What’s next for Bernie Sanders’ campaign?

What’s next for Bernie Sanders’ campaign?
Source: Common Dreams

Since the middle of March, there has been discussion in the media about whether the campaign of Democratic presidential nominee Bernie Sanders was coming to an end.

Sanders, the progressive senator from Vermont who identifies as a Democratic Socialist, is one of only two candidates still in the race, but a string of primary losses has left his campaign in a precarious position.

As of April 2, Sanders has not suspended his campaign and has shown every intention of fighting on through the coming months. He has streamed regular rallies online throughout the worsening COVID-19 crisis that have included in depth discussions of policies.

Is Bernie Sanders dropping out?

On March 18, Axios reported that Sanders was suspending his campaign for president a day after suffering a series of primary losses to former Vice President Joe Biden.

Source: The Nation

Less than 24 hours later, Axios had updated their story with the correction that the campaign had not been suspended. Instead, the campaign had merely pulled its Facebook ads.

However, after those primary losses a common narrative has emerged in the mainstream media: Sanders has no chance of winning the nomination and should drop out. This assertion is based largely on delegate math.

As stated by the polling aggregation and statistics website, FiveThirtyEight, “Biden’s delegate lead is now nearly insurmountable.”

Candidates need to win a majority of pledged delegates in the primaries (at least 1,991) to win the Democratic nomination. At the end of March, Biden had 1,217 delegates and Sanders had 914. Though there are still more than a thousand delegates up for grabs, Sanders would need to overwhelmingly win every primary from here on out in order to come out on top.

FiveThirtyEight gives Biden a 99% chance of winning the nomination, assuming he doesn’t drop out of the race.

In the face of that math, the Sanders campaign has reportedly been wrestling with three paths forward.

  • Fight on, but without attacking Biden
  • Continue an aggressive approach that includes attack ads
  • End the campaign altogether

At the moment, Sanders’ campaign appears to have chosen the first option.

The coronavirus upends the primaries

According to NPR, Sanders’ campaign received an unexpected shot of life in the wake of the coronavirus pandemic. His campaign’s focus on universal healthcare as its main policy issue has become especially relevant in light of the continuing health crisis.

As millions of people lose their jobs and, as a result, their employer-provided health insurance, Sanders has argued that his Medicare For All plan would guarantee that every American still has medical coverage.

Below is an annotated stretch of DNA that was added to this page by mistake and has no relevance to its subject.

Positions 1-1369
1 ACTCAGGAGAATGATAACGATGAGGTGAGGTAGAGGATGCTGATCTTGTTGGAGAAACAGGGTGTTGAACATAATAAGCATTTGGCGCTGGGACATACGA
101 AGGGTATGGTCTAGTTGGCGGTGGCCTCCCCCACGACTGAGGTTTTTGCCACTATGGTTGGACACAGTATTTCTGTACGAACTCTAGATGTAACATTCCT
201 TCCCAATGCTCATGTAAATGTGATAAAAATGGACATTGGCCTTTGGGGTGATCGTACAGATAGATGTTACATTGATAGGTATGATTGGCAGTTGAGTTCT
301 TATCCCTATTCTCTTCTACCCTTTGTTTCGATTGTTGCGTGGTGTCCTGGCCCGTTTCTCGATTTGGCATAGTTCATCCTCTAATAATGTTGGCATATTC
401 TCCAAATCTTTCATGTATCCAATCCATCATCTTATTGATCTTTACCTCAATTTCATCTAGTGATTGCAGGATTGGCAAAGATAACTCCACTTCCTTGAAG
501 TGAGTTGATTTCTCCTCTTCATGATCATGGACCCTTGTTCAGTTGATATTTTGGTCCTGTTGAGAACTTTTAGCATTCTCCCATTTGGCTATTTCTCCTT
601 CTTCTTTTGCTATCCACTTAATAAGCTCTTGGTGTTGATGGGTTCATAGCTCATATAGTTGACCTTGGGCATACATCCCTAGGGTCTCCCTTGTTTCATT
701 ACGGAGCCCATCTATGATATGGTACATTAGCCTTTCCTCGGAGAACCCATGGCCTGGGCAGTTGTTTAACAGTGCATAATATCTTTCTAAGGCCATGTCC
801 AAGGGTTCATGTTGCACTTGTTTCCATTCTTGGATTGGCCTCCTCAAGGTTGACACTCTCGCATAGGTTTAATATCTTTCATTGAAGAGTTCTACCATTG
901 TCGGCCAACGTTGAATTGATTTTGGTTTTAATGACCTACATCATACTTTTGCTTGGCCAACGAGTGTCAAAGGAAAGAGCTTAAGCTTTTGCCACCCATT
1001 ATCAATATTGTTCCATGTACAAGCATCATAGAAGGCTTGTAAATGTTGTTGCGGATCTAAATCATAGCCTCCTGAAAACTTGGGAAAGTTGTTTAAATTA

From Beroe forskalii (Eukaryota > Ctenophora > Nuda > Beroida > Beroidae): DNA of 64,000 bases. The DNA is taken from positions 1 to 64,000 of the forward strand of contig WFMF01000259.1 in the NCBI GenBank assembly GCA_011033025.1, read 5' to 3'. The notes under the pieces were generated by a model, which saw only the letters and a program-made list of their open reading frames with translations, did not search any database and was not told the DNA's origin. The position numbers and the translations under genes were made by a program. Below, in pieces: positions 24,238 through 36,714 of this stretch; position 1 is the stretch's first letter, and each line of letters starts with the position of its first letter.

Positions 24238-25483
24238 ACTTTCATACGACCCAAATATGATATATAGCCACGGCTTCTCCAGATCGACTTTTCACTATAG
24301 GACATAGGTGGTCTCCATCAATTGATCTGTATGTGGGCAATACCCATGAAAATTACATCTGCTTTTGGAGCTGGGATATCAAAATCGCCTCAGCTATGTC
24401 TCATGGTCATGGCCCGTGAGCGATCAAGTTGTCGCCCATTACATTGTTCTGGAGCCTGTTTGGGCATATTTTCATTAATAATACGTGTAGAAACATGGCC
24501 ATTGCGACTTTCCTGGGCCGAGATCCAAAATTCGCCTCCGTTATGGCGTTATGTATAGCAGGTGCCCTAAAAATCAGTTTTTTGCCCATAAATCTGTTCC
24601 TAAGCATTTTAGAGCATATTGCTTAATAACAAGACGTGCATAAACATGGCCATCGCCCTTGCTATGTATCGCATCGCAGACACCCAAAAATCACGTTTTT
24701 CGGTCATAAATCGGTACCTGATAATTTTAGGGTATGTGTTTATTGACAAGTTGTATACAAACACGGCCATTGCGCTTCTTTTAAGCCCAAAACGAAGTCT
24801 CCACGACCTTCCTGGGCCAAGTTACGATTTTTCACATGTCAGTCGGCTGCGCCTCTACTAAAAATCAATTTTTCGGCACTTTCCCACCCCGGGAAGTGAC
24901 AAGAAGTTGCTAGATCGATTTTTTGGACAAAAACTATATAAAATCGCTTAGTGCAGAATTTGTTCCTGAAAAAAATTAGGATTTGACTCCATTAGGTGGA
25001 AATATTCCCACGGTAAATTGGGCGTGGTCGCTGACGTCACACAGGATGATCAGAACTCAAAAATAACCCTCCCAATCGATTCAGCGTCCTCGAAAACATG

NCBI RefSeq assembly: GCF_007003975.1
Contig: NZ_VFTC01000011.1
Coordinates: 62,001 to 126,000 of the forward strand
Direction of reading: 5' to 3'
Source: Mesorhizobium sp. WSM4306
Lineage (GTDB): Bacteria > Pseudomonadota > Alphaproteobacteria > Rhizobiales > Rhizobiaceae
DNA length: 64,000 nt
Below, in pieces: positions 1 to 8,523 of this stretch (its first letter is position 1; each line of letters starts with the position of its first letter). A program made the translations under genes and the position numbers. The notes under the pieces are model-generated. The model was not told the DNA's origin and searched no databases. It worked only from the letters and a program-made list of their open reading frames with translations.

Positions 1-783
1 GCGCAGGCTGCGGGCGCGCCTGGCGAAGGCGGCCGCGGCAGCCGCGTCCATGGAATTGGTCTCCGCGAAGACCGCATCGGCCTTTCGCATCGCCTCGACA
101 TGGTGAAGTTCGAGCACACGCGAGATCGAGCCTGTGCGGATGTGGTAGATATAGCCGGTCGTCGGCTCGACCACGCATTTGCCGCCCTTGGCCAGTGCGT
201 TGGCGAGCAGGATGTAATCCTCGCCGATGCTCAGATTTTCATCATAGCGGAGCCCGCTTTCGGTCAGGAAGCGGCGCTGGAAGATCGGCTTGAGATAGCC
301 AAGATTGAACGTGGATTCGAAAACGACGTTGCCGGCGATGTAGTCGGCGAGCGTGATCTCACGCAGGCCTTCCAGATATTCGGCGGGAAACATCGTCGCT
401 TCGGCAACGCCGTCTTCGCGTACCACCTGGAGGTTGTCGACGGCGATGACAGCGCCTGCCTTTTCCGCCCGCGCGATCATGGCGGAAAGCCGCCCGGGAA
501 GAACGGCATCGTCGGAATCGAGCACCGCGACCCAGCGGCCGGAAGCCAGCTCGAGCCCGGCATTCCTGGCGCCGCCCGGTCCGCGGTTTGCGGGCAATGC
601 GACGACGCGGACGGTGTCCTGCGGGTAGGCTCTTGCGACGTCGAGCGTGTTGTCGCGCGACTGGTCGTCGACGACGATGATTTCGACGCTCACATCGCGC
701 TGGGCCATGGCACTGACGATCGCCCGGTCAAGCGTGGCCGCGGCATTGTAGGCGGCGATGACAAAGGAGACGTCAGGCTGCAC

With Americans being advised to avoid public gatherings, Sanders has also kept his campaign visible by going digital. In the days before the March 18 primaries, Sanders moved his campaign rallies online.

Across multiple platforms, including Facebook and Twitch, Sanders has livestreamed policy videos and fireside chats to audiences across the country. He has talked about the issues of the campaign, discussed the coronavirus crisis, and even virtually hosted guests, such as the American philosopher and political activist, Cornel West.

On March 22, Sanders was joined by three members of the US House of Representatives, Rashida Tlaib, Ilhan Omar and Alexandria Ocasio-Cortez (commonly known as AOC). In their streaming conference, the four progressive politicians discussed how they would address the crisis.

Is the progressive wing splintering?

In October 2019, just months before the primary season began, Tlaib, Omar and AOC endorsed Sanders. The women are three of four recently elected representatives that make up “The Squad.” Representative Ayanna Presley, who broke with the other three to endorse Elizabeth Warren’s campaign last November, is the fourth.

Source: Washington Post

Sanders went on to win the popular vote in the first three primaries before losing the South Carolina primary and the majority of the states that voted on Super Tuesday.

In February 2020, Vanity Fair reported on a rift between the Sanders campaign and AOC, perhaps the most high-profile member of the Squad (she is regularly the focus of critical coverage by the conservative TV network Fox News). AOC has reportedly been a big draw at Sanders’ rallies across the nation, especially for young voters.

The teams of the two politicians were said to have conflicted over specific issues related to immigration. AOC also purportedly objected to the Sanders campaign’s embrace of Joe Rogan. The controversial comedian, actor and YouTube star voiced support for Sanders, but has been accused by his critics of homophobic and transphobic remarks.

On March 30, Politico reported that, in recent weeks, AOC has appeared to be distancing herself from Sanders and the progressive political action committee (PAC), Justice Democrats.

That group’s main aim was running progressive challengers to Democrats they deemed too centrist. Of the 79 candidates Justice Democrats endorsed in 2018, only seven won in the general election. Among them were the four women who make up the Squad.

Now it appears that AOC has broken from Justice Democrats. She has not endorsed many of their 2020 candidates and has started her own PAC, Courage to Change, to support progressive challengers to Republican incumbents.


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